Your scalp says a lot about the overall health of your hair. While hair oils are often a great remedy for a dry scalp, if your scalp produces excess sebum, you may be hesitant to add more oil to the mix. However, there is evidence that putting oils in your hair can actually prevent the appearance of a greasy scalp. Lots of curlies ask, if I have an oily scalp should I avoid hair oils? Let's take a closer look at this question.

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Photo Courtesy of Cecilia Gorgon's Instagram: @ceciliagorgon

If I have an oily scalp should I avoid hair oils?

There is no rule that you have to avoid anything, oils included. In fact, there are many hair oils that will leave your scalp healthier and producing less natural sebum than before. Although, it should be noted that certain store bought hair oils might not be best for your already oily scalp. This is because many hair oils also aim to add gloss to hair and the way they achieve this is with silicones that coat the hair. These silicones can actually be worse for those with an overproduction of natural oil because it can make it harder to properly shampoo. So, make sure you check for silicones when choosing pre-made, store bought hair oils as opposed to all-natural oils. You also want to make sure you do not overdo it on oils which can lead to greasy hair and a scalp that is weighed down with excess oil production.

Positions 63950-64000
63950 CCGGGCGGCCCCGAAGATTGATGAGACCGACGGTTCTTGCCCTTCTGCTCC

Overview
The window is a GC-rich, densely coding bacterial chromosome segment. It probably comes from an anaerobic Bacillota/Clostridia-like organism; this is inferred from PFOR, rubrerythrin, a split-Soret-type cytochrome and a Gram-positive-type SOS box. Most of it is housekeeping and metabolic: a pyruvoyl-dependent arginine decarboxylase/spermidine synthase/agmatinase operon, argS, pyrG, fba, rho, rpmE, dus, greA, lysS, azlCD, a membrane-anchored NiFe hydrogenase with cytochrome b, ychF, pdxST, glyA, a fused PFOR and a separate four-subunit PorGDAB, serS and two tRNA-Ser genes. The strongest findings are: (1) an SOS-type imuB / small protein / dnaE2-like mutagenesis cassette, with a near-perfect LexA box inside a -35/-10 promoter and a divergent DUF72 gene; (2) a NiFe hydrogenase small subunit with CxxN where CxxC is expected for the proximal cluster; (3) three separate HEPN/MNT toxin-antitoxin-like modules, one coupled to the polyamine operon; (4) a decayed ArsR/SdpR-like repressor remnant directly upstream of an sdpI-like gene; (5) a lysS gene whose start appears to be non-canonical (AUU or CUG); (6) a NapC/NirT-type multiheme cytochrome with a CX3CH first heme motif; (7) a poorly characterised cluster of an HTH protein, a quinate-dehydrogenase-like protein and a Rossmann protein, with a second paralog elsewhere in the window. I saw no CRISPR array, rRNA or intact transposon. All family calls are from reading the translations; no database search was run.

What else should I know about using oils?

If you already have an oily scalp, you'll want to use pure essential oils or natural oils instead of store bought options. If you do choose a store-bought oil, make sure it isn't too heavy because that will make it harder to rinse out of your hair completely. Often times an oily scalp is also associated with flakes and dandruff, as well as too much bacteria. This can be a result the over production of oil is a result of too much bacteria. Choose essential oils that have antibacterial properties to help balance out the scalp. You also want to choose oils that are lighter. For example, opt for coconut oil over olive oil or rosemary over coconut for an even lighter option. You can also try diluted essential oils to get a better balance. When first starting with oils, it is better to use too little and work your way up than to overload your already overloaded scalp with more oil. Try adding oils to your routine once every few weeks and if that goes well, try it every week. The key is to find the balance that works for you as an individual.

What oils are best for an oily scalp?

You'll want antibacterial oils to help restore moisture balance, so choose options such as rosemary, lavender, and lemon oil. There are others, but these three are a good starting point since they are easy to find for most people.

When adding anything new to your routine, it is best to take it slow. Add these oils in and experiment to find the best combination for your hair!